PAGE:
What Al Smith Can Teach Mitt Romney

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Michael R. Whitaker received his M.A. from the University of Calgary in 2011. His thesis was entitled "The Depression, the New Deal, and America's New Environmental Ethic."

Al Smith 1928 presidential campaign button.

Those following Mitt Romney in the news may have noticed the frequency with which the former Massachusetts governor’s name has been linked to former New York governor Al Smith.

Eighty-four years ago, Smith was the Democratic candidate in the 1928 presidential election, which he lost in a landslide to his Republican opponent, Herbert Hoover. Looking forward to this November’s contest, more than a few historically-minded journalists have suggested that Smith’s miserable showing might augur something for Romney when he challenges Barack Obama for the presidency in a few months’ time.

Why the comparison is relevant is that it allegedly set the precedent for first-of-their-kind religious outsiders seeking the Oval Office, and Smith, the first Roman Catholic in American history to headline a major party’s presidential nomination, saw his campaign wilt under a glare of virulent anti-Catholic hysteria. As a member of the Church of Jesus Christ of Latter-day Saints (better known as the Mormons), Romney may have to endure something similar, and, we are told, is probably doomed to suffer the same outcome as Smith.

Yet a closer look at the last presidential tilt of the Roaring Twenties reveals that the fable of Smith as the capable candidate stymied by a bigoted electorate simply doesn’t fit the facts. Ascribing Smith’s defeat to his religion ignores his opponent’s considerable electoral appeal and assumes, wrongly, that religious bigotry worked in only one direction.

So what considerations came into play when Americans went to the polls in 1928? First the GOP boasted a star candidate in Secretary of Commerce Herbert Hoover (unbelievable as it may seem today).

In 1928, voters could scarcely have asked for a stronger contender than the hefty Iowan, who by that time had more than distinguished himself on several fronts. In business, he was a self-made mining tycoon with holdings on six continents. As a humanitarian, he masterminded the American relief effort in Europe during and after World War I, the aftermath of the Russian Civil War, and on the Mississippi River in the disastrous 1927 flood. And as an administrator, he single-handedly transformed a moribund Commerce Department into one of the most dynamic and effective offices of the federal government.

Altogether, Hoover circa 1928 was nothing less than an exceptional candidate for president. Voters had plenty of reasons to vote for him that had nothing to do with fear of a Catholic in the White House.

But if religion was not the principal factor in deciding the 1928 election, did it at least slant the playing field against Smith? Perhaps not. Certainly, anti-Catholic pamphlets warning of absurd and chimerical conspiracies from Rome were in no short supply that year. But one should not overlook that Hoover was also not a mainstream Protestant: he was a lifelong Quaker, and like Smith, suffered many scurrilous calumnies because of his faith. An anonymous circular distributed a month before the election, for example, accused the Friends of cravenly goldbricking their military duties during World War I, and went on to claim that the Quaker testimony of pacifism rendered Hoover unfit to serve as Commander-in-Chief.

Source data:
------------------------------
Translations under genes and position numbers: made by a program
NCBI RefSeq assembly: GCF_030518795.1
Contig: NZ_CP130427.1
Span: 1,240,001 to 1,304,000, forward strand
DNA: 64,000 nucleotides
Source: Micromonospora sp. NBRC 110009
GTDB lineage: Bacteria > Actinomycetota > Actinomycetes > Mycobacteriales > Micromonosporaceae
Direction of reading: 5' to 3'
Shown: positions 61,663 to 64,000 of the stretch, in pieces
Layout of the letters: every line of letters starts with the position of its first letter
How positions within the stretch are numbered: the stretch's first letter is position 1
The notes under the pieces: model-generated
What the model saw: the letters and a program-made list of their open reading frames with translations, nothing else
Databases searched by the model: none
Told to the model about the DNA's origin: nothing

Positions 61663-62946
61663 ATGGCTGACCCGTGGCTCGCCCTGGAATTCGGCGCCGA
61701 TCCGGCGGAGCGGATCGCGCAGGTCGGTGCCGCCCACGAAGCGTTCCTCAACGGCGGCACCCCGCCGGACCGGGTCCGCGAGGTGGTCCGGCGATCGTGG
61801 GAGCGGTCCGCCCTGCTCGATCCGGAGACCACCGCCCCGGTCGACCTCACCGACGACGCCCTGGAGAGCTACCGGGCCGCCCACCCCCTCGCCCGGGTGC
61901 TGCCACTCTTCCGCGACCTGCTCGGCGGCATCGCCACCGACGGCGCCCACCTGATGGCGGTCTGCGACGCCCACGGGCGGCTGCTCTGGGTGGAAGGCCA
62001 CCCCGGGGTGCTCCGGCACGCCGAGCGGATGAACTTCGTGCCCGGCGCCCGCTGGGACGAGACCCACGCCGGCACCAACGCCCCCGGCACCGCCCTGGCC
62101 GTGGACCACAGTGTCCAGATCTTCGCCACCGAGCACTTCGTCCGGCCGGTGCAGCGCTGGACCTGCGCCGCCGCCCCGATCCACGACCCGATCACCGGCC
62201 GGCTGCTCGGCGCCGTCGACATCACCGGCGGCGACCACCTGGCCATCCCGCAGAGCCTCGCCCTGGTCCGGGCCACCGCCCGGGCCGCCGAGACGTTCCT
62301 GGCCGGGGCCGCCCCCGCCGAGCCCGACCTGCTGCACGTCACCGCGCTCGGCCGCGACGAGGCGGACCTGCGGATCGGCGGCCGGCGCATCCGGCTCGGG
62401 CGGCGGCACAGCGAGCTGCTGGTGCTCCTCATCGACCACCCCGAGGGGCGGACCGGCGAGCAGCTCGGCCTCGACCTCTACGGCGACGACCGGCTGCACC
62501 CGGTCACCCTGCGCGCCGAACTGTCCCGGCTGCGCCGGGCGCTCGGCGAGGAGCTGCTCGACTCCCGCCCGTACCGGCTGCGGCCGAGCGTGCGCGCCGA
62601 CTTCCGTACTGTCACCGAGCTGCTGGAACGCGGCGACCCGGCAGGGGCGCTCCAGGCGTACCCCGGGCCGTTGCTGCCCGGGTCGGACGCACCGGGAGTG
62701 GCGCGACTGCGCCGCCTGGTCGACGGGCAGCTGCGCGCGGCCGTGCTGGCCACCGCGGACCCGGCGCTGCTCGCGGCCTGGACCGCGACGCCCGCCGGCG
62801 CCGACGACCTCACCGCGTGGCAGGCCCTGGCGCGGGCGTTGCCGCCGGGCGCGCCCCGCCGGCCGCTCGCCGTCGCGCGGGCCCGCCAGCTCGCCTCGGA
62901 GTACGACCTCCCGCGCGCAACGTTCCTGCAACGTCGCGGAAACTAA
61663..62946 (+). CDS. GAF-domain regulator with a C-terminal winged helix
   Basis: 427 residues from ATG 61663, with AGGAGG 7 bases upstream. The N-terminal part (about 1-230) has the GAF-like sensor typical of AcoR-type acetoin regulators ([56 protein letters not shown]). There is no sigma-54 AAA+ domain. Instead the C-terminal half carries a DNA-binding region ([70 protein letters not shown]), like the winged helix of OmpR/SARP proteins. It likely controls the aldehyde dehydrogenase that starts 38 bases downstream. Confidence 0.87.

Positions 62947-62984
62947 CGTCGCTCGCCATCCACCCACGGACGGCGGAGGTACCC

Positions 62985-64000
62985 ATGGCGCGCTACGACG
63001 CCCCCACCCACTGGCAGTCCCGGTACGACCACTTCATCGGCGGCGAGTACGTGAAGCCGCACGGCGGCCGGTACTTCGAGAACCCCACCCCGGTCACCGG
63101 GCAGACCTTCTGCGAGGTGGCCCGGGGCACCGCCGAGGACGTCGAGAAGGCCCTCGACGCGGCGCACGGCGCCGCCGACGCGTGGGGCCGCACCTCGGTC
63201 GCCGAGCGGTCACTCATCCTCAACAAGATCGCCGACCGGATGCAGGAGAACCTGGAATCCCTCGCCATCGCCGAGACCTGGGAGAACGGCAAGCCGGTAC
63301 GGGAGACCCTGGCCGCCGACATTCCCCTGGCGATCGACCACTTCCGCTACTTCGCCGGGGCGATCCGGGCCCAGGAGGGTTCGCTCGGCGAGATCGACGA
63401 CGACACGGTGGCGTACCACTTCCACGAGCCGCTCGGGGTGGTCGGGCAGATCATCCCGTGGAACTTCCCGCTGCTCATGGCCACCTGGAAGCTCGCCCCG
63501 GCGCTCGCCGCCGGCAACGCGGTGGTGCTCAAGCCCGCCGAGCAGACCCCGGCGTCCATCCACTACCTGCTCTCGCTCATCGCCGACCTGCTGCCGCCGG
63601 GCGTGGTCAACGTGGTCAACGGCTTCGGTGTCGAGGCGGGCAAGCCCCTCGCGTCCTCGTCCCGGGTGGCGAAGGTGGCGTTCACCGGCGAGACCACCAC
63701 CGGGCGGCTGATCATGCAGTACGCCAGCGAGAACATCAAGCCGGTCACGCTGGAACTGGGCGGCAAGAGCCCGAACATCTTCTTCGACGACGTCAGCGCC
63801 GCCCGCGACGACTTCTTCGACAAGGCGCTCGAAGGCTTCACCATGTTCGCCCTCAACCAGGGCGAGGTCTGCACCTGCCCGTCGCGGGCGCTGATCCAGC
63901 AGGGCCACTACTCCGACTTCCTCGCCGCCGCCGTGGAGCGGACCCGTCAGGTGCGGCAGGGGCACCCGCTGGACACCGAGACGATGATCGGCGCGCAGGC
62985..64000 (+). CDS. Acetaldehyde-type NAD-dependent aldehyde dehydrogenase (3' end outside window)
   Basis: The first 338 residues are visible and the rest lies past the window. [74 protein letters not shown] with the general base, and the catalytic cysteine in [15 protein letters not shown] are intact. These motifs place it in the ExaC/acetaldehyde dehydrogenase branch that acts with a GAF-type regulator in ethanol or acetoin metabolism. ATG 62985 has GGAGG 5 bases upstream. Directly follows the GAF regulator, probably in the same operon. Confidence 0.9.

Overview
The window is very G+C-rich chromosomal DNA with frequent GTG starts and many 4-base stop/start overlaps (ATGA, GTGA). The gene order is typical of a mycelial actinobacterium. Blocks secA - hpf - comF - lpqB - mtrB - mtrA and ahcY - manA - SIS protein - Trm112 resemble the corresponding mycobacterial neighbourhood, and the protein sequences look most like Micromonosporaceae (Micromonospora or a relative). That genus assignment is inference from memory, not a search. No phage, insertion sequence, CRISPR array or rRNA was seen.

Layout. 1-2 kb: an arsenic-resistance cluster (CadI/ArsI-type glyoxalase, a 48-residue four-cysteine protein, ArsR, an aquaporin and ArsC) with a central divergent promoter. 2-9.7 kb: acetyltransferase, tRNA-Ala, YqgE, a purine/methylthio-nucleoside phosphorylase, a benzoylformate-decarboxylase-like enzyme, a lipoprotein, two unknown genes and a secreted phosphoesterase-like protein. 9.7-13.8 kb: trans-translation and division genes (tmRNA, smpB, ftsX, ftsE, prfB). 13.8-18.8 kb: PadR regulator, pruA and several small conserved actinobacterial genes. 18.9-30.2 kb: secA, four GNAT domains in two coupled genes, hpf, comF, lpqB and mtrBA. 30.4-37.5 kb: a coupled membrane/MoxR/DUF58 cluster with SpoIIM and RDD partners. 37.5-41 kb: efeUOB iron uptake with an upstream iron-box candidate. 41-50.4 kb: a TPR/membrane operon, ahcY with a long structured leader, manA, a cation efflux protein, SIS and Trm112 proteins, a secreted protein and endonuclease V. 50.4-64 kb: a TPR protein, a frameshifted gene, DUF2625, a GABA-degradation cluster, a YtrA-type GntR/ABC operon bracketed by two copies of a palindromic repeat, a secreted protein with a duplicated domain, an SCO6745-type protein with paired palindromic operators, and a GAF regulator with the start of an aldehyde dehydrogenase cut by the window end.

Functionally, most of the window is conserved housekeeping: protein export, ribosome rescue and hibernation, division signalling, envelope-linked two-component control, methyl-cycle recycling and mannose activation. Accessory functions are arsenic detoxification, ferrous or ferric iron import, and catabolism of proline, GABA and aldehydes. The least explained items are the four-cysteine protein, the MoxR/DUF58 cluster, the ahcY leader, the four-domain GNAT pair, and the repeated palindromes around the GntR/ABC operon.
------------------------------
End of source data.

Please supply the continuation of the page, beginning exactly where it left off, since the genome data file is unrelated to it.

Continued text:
In short, mainline Protestant voters committed to electing one of their own would have found themselves stuck between a rock and a hard place, with no particular reason to choose one candidate over the other.

One final observation tells the story: among the forty states returning for Hoover on election night was New York, Smith’s home state. The New York voters, who had previously elected Smith to three consecutive terms as governor, clearly had no qualms against casting their ballots for a Catholic and putting him in high office; that Smith failed to win over even this group speaks to the fact that his defeat was not due to religious bigotry, but rather the quality of the candidates.

In truth, anti-Catholic sentiment probably had little impact on the outcome of the 1928 election -- Smith lost because he could not match his opponent’s impressive credentials, not because of where he went to worship on Sundays. Consequently, a glance back at 1928 does not tell us much about Romney’s chances against president Obama when the two mix matters in November. Nevertheless, if we insist on regarding it as a dress rehearsal for such a showdown, it leaves us with the reassuring thought that the better candidate is likely to come out on top.

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